Challenges to Sask. labour law force review of farm definition

Provincial bureaucrats who administer Saskatchewan’s labour legislation say they are developing a clearer understanding of what is and isn’t farm work in modern agriculture. 


A clause in the province’s Labour Standards Act, which sets the minimum standards of employment, exempts those “employed primarily in farming, ranching or market gardening.”


The provision is intended to reflect the nature of work on traditional family farms and excludes egg hatcheries, greenhouses, nurseries, bush clearing operations and commercial hog operations.


Challenges to that provision aren’t common, said Glen McRorie, director of compliance and investigations with the labour relations and workplace safety ministry, but have occasionally prompted a variety of decisions.


For example, breeding dogs on a farm doesn’t meet the exemption, but the day-to-day activities of fish farming do.


However, McRorie said there is a caveat. The exemption doesn’t apply if workers are engaged in processing a product.


“I think what we’ve seen is that the courts really looked at restricting that somewhat to individuals who actually do that farm kind of labour,” said McRorie. 


“The other interesting thing is our farms are getting bigger, but size doesn’t really matter.… As long as it’s kind of one entity and it’s looking after raising animals, if it’s raising crops, that kind of thing, it’s going to fall within the exemption.”


A Court of Queen’s bench decision last year found that Nancy Holdner, a former bookkeeper and office manager at Rocking Hills Cattle Co. near Kenaston, Sask., was owed $6,280 by her employer for overtime pay and statutory holiday pay.


“Some of these ones are on the edge,” he said. “In this case, the person was a bookkeeper that worked full time. “


The company appealed the original adjudicator’s ruling, arguing Holdner was employed primarily in farming and ranching as defined by the act. The adjudicator’s ruling was upheld.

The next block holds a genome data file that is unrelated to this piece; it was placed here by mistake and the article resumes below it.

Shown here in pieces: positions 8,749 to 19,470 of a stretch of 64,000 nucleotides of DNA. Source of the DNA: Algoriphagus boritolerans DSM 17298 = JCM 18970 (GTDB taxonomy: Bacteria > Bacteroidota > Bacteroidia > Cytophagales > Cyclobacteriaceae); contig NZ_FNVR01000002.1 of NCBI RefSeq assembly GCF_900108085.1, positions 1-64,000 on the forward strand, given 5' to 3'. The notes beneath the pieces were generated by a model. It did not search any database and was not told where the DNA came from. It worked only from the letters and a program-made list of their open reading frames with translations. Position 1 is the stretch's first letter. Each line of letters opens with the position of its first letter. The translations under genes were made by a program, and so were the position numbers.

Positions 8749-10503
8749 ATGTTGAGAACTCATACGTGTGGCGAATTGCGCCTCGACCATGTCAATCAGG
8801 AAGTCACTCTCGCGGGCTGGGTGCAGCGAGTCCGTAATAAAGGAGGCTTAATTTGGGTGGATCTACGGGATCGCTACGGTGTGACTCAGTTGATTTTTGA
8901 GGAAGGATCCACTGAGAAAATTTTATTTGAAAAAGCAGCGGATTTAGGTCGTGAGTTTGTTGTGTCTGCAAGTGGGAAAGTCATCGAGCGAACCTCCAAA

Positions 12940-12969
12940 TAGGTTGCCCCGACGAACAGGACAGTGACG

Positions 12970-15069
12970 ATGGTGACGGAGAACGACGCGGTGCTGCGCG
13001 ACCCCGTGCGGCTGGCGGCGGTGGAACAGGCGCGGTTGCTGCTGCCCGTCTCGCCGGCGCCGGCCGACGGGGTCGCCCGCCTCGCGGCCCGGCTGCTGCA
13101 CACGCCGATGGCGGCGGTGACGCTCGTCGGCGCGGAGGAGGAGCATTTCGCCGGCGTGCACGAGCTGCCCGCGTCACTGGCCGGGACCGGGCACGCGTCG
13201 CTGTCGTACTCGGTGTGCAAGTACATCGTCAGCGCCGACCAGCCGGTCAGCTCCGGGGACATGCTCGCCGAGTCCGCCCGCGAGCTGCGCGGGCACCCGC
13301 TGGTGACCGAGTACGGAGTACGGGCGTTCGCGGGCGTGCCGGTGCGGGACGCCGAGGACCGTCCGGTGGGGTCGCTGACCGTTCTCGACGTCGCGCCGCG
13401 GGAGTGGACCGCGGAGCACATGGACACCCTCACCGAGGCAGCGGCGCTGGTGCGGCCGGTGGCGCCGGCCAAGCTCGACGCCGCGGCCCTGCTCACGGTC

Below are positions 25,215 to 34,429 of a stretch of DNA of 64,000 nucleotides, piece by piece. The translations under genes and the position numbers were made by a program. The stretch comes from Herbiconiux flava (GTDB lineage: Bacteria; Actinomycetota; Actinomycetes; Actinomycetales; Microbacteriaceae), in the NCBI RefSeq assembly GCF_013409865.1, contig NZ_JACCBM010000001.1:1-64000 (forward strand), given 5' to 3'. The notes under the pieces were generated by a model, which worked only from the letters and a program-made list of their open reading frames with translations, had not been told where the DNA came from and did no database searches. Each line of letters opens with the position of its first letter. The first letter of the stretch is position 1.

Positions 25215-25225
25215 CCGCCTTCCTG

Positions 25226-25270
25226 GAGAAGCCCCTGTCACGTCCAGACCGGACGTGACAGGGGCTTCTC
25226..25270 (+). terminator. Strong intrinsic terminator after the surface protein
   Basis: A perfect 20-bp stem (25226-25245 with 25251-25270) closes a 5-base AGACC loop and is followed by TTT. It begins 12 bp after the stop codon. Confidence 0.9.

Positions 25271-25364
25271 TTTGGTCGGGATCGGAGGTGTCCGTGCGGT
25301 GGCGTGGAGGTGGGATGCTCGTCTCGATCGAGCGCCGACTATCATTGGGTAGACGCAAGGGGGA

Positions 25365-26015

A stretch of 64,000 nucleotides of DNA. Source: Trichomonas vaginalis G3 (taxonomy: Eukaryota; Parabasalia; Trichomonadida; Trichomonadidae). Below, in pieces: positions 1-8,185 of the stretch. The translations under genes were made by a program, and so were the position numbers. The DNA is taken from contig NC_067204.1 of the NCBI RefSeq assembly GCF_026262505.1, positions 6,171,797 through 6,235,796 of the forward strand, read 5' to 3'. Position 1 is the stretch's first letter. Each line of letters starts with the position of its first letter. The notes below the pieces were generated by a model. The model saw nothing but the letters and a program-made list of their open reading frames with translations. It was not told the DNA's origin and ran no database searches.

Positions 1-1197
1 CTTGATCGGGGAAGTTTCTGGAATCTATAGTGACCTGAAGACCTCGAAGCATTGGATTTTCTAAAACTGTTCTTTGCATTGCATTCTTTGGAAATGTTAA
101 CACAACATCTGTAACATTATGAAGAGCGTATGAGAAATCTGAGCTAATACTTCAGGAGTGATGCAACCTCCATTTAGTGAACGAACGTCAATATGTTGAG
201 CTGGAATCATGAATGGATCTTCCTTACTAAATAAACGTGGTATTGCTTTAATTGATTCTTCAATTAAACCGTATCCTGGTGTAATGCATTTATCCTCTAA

However, McRorie said most cases and complaints are more clear cut. Even as farms grow large, and operators seek more work from off-farm employees, the exemption stands.


“As long as it’s farming work, it doesn’t matter how big (the operation) is. We probably would fairly quickly weed those ones out,” said McRorie. 


“It’s the ones like the processing, the custom work, the bookkeeper. Those are the ones that we then take a look at, and we don’t get a significant number of those. That’s not a very big percentage of our work.”


The government published a consultation paper on updating the legislation earlier this year. 


It mentions the exemption and identifies the rise of larger farms with more sophisticated, corporate structures.


“This raises the question of whether the current exemptions are appropriate,” reads the report.


The province solicited feedback to the report during the summer.


The Saskatchewan Association of Rural Municipalities, which took a status quo approach, cited farmers’ reliance on family members and seasonal employees. 


A September news release from labour minister Don Morgan’s office said that the updated legislation will be introduced in the provincial legislature this fall.

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